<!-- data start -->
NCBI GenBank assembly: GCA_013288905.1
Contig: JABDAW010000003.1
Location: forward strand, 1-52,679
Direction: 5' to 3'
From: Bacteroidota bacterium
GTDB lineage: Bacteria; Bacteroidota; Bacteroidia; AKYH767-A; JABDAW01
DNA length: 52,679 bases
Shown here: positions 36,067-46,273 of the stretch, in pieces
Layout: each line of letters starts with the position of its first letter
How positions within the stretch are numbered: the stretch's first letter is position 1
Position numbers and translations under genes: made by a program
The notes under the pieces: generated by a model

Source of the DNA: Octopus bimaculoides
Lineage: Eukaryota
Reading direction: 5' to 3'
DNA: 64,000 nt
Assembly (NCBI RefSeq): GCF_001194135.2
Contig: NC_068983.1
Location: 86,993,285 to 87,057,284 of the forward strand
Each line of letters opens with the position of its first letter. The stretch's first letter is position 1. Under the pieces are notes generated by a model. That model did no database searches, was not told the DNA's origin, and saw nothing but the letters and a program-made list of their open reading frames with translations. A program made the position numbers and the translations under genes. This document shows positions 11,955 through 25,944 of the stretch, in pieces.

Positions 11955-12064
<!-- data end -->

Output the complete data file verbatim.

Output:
NCBI GenBank assembly: GCA_013288905.1
Contig: JABDAW010000003.1
Location: forward strand, 1-52,679
Direction: 5' to 3'
From: Bacteroidota bacterium
GTDB lineage: Bacteria; Bacteroidota; Bacteroidia; AKYH767-A; JABDAW01
DNA length: 52,679 bases
Shown here: positions 36,067-46,273 of the stretch, in pieces
Layout: each line of letters starts with the position of its first letter
How positions within the stretch are numbered: the stretch's first letter is position 1
Position numbers and translations under genes: made by a program
The notes under the pieces: generated by a model

Source of the DNA: Octopus bimaculoides
Lineage: Eukaryota
Reading direction: 5' to 3'
DNA: 64,000 nt
Assembly (NCBI RefSeq): GCF_001194135.2
Contig: NC_068983.1
Location: 86,993,285 to 87,057,284 of the forward strand
Each line of letters opens with the position of its first letter. The stretch's first letter is position 1. Under the pieces are notes generated by a model. That model did no database searches, was not told the DNA's origin, and saw nothing but the letters and a program-made list of their open reading frames with translations. A program made the position numbers and the translations under genes. This document shows positions 11,955 through 25,944 of the stretch, in pieces.

Positions 11955-12064